Three cheers for Coca-Cola

Coca Cola hit the headlines last week after pledging that they will no longer advertise to under 12’s anywhere in the world as part of a push to increase their market responsibility. This is just one of the four pledges that the brand has made to tackle obesity worldwide. Their other pledges are too offer low or no calorie options in every market, to provide transparent nutrition information, and finally to support physical activity programs in every country where they do business.

This news came as a very pleasant surprise to me! Last year during the Olympics I found it absolutely appalling that the likes of Coca Cola and McDonalds were allowed to sponsor the games. Moreover, not only did these two brands sponsor the games, but they were the two chief sponsors! Mcdonalds was being named 'The official restaurant' of London 2012. (Since when was Mcdonalds even a restaurant anyway!) Now maybe I’m wrong, but when obesity is such a serious problem in the UK it is highly hypocritical to have a sporting event, which aimed to ‘inspire a generation’ associated with two brands that are selling products that are known to be terribly unhealthy!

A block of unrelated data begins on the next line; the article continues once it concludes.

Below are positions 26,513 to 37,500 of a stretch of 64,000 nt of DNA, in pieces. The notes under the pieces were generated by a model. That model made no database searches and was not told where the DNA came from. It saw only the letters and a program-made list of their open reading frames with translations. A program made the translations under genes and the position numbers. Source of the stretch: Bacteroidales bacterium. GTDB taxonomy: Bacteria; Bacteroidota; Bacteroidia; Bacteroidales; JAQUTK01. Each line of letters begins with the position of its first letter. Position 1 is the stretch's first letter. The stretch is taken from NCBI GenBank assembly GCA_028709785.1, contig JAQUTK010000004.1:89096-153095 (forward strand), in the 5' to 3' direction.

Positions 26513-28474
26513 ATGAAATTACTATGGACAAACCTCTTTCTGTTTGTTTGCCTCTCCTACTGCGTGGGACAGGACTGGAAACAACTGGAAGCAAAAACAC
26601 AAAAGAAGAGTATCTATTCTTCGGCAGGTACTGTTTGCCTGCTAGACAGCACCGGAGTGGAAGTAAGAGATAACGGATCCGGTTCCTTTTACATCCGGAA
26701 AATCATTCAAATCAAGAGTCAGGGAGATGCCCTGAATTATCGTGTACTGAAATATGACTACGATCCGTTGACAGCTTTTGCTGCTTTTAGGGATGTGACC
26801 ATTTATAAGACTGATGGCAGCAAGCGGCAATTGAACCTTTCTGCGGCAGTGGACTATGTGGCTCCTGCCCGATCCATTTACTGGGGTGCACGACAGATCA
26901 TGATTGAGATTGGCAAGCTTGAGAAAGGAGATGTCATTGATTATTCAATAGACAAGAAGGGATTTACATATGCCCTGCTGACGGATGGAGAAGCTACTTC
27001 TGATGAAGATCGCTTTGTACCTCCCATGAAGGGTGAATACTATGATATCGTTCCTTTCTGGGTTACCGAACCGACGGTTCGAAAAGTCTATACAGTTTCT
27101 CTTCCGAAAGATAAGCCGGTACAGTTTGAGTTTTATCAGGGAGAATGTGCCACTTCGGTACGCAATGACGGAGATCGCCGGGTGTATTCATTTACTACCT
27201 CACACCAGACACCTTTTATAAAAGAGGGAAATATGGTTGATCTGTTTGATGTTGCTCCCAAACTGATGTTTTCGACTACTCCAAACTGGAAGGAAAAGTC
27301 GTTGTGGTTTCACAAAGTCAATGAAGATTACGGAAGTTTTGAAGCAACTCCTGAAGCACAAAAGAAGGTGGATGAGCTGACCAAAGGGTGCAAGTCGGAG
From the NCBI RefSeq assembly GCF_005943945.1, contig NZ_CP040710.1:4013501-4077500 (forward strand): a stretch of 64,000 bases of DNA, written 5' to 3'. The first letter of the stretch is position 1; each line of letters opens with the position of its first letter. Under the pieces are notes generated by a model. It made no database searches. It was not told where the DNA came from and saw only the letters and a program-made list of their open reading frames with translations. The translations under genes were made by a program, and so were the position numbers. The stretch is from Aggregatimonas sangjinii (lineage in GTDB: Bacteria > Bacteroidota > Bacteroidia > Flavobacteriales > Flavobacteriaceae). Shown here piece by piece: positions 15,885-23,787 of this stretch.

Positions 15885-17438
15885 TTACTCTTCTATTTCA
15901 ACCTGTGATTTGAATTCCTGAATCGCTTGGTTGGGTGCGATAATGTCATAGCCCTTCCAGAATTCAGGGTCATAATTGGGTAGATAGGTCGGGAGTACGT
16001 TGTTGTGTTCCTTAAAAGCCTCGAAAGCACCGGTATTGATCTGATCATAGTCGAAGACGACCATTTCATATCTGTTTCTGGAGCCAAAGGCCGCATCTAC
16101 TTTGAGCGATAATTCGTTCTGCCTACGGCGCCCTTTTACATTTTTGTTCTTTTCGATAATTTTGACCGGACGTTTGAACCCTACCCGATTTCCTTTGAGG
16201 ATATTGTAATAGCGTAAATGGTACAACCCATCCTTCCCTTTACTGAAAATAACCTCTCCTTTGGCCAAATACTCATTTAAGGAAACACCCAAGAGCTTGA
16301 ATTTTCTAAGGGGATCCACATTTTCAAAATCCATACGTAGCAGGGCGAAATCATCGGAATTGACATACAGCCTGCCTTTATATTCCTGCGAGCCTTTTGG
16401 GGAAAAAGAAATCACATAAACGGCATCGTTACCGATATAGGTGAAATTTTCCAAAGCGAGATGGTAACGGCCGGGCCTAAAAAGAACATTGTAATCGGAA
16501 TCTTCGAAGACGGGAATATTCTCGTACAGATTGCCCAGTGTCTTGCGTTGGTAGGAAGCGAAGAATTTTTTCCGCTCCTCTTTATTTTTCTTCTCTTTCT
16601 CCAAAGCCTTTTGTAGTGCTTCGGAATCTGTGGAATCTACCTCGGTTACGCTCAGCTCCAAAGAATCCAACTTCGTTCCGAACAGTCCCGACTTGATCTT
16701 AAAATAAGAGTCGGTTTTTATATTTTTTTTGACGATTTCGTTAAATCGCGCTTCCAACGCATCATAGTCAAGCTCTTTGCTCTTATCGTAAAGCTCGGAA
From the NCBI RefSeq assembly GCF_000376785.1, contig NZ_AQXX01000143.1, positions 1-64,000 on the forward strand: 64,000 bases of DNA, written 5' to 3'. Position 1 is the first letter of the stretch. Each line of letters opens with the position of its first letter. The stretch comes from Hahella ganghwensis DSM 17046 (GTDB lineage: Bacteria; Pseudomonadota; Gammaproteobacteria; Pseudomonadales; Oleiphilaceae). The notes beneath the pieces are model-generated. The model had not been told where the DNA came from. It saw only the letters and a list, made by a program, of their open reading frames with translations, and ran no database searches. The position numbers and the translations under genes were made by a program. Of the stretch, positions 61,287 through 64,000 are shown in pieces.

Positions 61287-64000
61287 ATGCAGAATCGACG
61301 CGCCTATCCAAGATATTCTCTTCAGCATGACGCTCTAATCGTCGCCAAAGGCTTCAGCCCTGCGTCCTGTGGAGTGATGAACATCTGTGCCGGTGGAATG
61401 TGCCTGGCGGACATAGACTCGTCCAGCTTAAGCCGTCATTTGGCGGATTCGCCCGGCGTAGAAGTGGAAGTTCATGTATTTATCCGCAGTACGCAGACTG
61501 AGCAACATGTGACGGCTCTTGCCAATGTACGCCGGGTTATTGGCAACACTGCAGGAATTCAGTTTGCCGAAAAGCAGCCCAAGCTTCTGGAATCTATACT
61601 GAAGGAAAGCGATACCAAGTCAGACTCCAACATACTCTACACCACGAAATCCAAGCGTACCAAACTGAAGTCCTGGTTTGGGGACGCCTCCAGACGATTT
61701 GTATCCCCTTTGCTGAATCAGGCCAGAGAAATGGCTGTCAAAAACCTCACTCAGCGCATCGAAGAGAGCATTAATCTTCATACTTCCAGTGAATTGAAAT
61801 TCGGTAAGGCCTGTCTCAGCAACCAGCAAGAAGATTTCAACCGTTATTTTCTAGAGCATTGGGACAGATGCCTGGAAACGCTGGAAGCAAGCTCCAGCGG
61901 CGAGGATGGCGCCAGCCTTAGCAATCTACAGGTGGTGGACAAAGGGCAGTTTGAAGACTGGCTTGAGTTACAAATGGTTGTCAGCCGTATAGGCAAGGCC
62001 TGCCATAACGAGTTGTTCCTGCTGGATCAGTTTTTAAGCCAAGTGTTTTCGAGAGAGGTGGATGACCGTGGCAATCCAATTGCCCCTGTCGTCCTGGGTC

I was lucky enough to visit Olympic Park for a day of athletics, and I was shocked to find that from pasties to fish and chips, almost every single food outlet was selling junk food. The McDonalds was by far the largest food vendor in Olympic Park, and to make matters worse, the queue was right out the door! Money had taken centre stage over what was right in the case of the Olympics, and I guess that it is hard to blame them. The Olympics was a roaring success, and maybe it would not have been if that money hadn’t come rolling in.

But when this news of Coca Cola broke, I couldn’t help but smile. One of the world’s biggest and most powerful brands was finally doing the ‘right thing’, and I certainly hope that there will be plenty more to follow suit! I am a firm believer in the snowball effect, and I really do hope that this is the start of something great. ‘Inspire a generation’ you could say. Do not get me wrong, I love a Diet Coke, and I’m certainly not saying that all fizzy drinks should be banned from the world. I just think that attitudes need to be changed, a consistent message must be communicated and that this issue must be addressed.

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